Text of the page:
Sweet Grape Jelly (Palouze) | AΦRODITE's KITCHEN | A Cyprus Food Blog

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“Palouze”, or Cyprus grape jelly, is in my opinion most delicious when served warm. It has a jello-like texture with a hint of orange-blossom flavour. It’s an autumn delight that my family makes e.v.e.r.y. year. Without fail. Think of it like home-made grape jello, without any nasty chemicals.

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My family usually makes a lot of “palouze” so the process is A LOT of work. The pictures are from this process (and the process of making “soujoukkos” which is where people dip long strands of threaded almonds into a cauldron of “palouze”), but the recipe below is just for two large portions of “palouze”, which is easily made by one or two people.

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In short: first, the grapes need to be picked. Then the “grape must” needs to be made. And then the “palouze” can be made. So there are at three main steps. I am not sure if you can make “palouze” from any type of grape, but I know we use “xynisteri” grapes, which are the most common white grape grown in Cyprus and the ones that grow in our vineyard. If you have not made “palouze” before or watched someone else do it, this process might sound a bit complicated. But I assure you, it is surprisingly easy to make!

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For those of you outside Cyprus, I think it may be a bit tricky to make the traditional recipe outside of Cyprus because you will need the ingredient described as “white earth” (it is literally called that even though I have been searching for a more technical name!) and sweet-scented pelargonium, which is a type of fragrant plant. I think you may be able to find the latter in dried form in a health-food shop, but you may need to look for a substitute for the former. The reason “white earth” is added, is to purify the grape juice so perhaps there is another substance that can be used to do this. In any event, you may end up creating a better or alternative tasting “palouze” which can also be quite enjoyable!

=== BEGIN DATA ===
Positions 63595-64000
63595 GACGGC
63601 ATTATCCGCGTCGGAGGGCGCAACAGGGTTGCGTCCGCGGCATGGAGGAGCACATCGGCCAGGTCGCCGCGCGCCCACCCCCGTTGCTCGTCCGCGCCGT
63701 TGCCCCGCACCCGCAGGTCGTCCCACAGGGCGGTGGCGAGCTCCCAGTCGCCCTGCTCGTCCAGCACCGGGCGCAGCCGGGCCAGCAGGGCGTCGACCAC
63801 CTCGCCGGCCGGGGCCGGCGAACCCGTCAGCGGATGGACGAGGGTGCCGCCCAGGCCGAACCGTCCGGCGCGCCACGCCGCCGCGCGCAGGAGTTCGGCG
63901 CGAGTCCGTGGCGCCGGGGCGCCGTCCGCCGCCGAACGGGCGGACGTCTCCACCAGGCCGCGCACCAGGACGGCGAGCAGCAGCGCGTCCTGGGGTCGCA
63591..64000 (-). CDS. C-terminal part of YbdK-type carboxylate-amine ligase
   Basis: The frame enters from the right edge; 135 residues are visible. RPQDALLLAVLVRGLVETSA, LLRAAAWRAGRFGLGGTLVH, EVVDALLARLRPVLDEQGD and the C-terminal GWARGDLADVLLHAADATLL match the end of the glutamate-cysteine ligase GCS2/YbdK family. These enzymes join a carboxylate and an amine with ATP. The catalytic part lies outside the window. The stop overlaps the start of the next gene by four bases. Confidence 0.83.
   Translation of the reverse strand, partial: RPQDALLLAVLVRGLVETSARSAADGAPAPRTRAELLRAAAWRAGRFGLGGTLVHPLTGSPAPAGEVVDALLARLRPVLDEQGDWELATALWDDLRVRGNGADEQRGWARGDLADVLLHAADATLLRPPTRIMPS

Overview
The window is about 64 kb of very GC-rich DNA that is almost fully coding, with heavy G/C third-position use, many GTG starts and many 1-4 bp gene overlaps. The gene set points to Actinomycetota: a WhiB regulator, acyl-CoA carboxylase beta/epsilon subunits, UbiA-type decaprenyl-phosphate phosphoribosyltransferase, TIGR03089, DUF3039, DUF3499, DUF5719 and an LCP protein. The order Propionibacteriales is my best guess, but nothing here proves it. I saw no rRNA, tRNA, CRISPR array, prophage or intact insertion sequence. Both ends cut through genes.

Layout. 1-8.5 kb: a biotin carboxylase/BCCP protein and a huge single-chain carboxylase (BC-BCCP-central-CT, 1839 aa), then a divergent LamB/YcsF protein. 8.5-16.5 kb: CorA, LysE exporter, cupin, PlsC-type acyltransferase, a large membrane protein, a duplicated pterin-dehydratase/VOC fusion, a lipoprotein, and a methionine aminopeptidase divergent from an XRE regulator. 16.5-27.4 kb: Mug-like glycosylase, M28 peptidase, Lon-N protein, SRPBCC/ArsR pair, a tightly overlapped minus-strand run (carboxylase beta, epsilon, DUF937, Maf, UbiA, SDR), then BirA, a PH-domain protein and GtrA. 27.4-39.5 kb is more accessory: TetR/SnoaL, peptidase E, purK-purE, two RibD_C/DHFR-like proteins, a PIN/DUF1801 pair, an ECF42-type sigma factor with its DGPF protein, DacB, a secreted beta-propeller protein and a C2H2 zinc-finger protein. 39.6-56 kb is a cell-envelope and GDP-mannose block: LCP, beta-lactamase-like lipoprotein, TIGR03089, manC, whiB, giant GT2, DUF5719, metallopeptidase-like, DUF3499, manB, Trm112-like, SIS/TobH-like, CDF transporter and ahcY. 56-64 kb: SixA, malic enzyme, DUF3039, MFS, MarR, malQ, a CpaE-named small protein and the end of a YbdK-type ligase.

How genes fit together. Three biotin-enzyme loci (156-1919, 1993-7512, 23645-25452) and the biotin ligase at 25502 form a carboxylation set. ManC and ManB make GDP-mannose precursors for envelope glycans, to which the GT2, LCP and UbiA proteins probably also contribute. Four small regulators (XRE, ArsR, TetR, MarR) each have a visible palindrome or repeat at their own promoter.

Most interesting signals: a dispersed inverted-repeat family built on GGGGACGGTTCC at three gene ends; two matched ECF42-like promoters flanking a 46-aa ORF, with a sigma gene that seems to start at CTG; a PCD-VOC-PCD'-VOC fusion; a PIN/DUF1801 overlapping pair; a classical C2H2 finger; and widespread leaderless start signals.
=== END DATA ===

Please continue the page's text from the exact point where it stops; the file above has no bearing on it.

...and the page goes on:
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akstampLevel of Difficulty: 3/5
Preparation Time: about 60 minutes
Cooking Time: about 20-30 minutes on the stove
Makes about 2 large servings of “palouze”

ingredients

3.5 cups of freshly squeezed grape juice In Cyprus, we use “xynisteri” grapes, which are white grapes. If not in Cyprus, you can try well-ripened Malaga or sultana grapes, or another variety of white vineyard grapes.
1 small Greek Columnar Basil sprig This totals to about 20 small leaves of the Greek Columnar Basil variety. I am sure you can try to make “palouze” without other types of basil, but it may not taste the same as the traditional “palouze”.
1 small sprig of leaves from a sweet-scented Pelargonium Graveolens plant Otherwise known as “kiouli” or “arbaroriza” in Cyprus. You could also try to look for dry leaves in a health food store if you do not live in Cyprus.